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    I use mine for practicing certain shots in doubles....for example, the transition shot approaching the net after the serve.....I start out several feet behind the service....the machine fires a ball at my feet....I volley or half volley back crosscourt and assume net position to hit the next volley......then reset and repeat.......I will also practice angles and short low bouncing volleys (good against hard hitting baseliners)......also practice putting away short lobs by angle.....basically practice things that I wouldn't do with a hitting partner.....
     
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  39. skiracer55

    skiracer55 Hall of Fame

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    That's about what I advised...


    ...so now you have your answer: go with the pro, lose the ball machine until you and he are sure it's going to take you forward, not backward, and when you do get around to using it, rent to start...
     
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  40. Bagumbawalla

    Bagumbawalla Hall of Fame

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    Some neighbors I had once had so much fun boating one weekend with friends that, the next summer they bought a boat of their own.

    The first year they took it out to the lake almost every weekend. The next year, not so much. Now, it sits at the side oftheir house on a tailer with two flat tires.

    In my opinion, a ball machine, like a boat, is best when it is owned by someone else.

    Another way of saying the same thing is-- there are people who are too lazy to excercise, but they think if they buy an expensive weight machine they would be inspired to work out more. Now they have a big, dusty, heavy, unused piece of equipment filling up their spare room.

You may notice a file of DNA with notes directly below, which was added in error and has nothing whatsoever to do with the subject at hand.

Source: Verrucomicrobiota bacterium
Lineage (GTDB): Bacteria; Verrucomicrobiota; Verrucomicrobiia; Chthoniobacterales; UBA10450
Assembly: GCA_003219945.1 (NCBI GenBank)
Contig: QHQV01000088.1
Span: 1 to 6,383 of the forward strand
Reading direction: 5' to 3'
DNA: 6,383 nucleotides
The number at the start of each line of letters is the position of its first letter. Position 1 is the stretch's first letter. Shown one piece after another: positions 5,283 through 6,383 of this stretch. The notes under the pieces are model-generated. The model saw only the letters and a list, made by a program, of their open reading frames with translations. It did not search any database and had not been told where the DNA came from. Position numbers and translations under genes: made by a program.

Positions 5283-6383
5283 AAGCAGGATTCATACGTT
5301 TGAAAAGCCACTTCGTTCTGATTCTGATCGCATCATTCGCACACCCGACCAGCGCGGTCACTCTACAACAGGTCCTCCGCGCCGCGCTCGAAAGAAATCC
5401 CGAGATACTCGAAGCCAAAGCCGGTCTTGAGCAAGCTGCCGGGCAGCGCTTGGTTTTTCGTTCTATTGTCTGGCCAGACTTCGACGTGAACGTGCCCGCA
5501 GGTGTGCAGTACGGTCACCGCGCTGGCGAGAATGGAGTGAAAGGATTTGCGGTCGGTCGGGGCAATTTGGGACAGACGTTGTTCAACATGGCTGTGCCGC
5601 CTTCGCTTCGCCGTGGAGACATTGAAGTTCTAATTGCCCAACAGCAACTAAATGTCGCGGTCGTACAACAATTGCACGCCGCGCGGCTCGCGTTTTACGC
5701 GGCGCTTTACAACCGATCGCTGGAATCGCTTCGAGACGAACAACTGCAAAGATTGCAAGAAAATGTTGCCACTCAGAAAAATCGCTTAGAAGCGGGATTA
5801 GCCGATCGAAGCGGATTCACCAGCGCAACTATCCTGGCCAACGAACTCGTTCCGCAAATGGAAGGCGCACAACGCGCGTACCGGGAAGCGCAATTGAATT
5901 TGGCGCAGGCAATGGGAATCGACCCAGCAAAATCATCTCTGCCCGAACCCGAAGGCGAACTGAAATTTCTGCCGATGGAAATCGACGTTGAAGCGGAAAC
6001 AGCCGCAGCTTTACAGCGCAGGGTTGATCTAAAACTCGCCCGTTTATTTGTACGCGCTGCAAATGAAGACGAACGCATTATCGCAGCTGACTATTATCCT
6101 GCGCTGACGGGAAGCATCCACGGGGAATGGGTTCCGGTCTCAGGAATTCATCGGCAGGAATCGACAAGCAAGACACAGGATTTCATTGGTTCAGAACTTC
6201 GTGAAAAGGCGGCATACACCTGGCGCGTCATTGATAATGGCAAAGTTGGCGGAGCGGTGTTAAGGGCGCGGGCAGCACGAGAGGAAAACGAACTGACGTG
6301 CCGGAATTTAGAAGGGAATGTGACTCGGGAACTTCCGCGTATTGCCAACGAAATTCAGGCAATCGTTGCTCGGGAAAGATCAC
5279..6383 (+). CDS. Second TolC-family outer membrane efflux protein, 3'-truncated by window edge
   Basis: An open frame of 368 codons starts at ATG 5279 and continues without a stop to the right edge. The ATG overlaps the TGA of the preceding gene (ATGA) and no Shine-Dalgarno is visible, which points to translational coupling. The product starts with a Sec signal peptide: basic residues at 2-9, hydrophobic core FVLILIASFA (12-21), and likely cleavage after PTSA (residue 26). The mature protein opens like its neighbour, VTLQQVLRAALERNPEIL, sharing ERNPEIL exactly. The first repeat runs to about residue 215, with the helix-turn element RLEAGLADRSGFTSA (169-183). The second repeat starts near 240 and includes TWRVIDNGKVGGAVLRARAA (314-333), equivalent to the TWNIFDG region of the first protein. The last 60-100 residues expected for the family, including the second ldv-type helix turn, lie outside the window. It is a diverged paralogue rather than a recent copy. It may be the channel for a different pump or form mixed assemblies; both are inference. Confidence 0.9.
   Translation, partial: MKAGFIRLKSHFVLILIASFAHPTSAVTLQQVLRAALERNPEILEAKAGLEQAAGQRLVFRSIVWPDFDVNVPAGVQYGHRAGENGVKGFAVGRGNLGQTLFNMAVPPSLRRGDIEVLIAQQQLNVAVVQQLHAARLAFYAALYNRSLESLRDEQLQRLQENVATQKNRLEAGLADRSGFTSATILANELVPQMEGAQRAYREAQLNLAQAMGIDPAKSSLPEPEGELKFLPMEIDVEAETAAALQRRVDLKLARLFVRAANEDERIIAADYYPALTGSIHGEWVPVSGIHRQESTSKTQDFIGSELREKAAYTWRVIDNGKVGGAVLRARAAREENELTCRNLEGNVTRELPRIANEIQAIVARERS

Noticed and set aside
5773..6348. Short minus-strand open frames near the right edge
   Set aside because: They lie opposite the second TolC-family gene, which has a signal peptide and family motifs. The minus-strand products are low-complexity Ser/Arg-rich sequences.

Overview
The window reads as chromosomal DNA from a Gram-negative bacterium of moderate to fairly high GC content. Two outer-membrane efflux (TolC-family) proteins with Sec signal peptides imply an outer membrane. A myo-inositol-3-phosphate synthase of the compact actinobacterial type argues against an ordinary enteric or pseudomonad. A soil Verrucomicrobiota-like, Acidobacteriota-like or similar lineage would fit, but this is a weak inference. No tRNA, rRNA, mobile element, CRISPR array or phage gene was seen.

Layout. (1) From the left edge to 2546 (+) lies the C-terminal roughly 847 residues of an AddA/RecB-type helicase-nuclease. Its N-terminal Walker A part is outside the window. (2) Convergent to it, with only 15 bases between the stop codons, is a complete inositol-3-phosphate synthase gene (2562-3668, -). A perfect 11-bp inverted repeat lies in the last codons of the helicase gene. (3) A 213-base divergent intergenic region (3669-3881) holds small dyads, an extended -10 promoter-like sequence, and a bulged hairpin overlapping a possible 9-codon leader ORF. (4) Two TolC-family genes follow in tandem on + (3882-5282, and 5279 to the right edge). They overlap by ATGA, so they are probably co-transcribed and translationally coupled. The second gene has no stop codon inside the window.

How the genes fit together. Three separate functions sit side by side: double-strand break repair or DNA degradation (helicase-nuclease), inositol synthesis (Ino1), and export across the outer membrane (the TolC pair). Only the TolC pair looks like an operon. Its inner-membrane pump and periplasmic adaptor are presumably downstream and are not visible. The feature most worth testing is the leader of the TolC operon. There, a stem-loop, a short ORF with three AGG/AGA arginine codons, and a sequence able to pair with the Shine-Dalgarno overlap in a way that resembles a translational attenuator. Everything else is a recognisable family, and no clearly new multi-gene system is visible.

I don't think it's the equipment that will make a difference. It's always something a lot more mental, like attitude.

    B
     
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  41. dunloplayah

    dunloplayah Rookie

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    You know, that IS a type of person, but...

    I own boats, everyone said this to me, my first, a sailboat, i restored her, sailed her for 7 yrs, sold her, bought another one that I take out all the time and don't see it abating.

    I also built a workout room for tennis in my house's extra bedroom, bought a nice machine, used and save money, bought another, an elliptical. I use the gym three to five times a week, depending on my tennis league schedule.

    You are right, it's about attitude. If someone has the right attitude and can follow thru, then buying a ball machine isn't a bad idea.

    Altho, i think the best advice was above, unless you get your mechanics worked out, using the machine will only reinforce bad habits, eh?
     
    #41
  42. BounceHitBounceHit

    BounceHitBounceHit Legend

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    Was your friend self rated or computer rated 4.5? C
     
    #42
  43. BounceHitBounceHit

    BounceHitBounceHit Legend

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    At the 3.0 level I fear you will be out there grooving bad habits on the machine. At least take a few lessons FIRST and find out what merits 'grooving' (and what you need to re-vamp)!! ;)

    Best,

    CC
     
    #43
  44. dunloplayah

    dunloplayah Rookie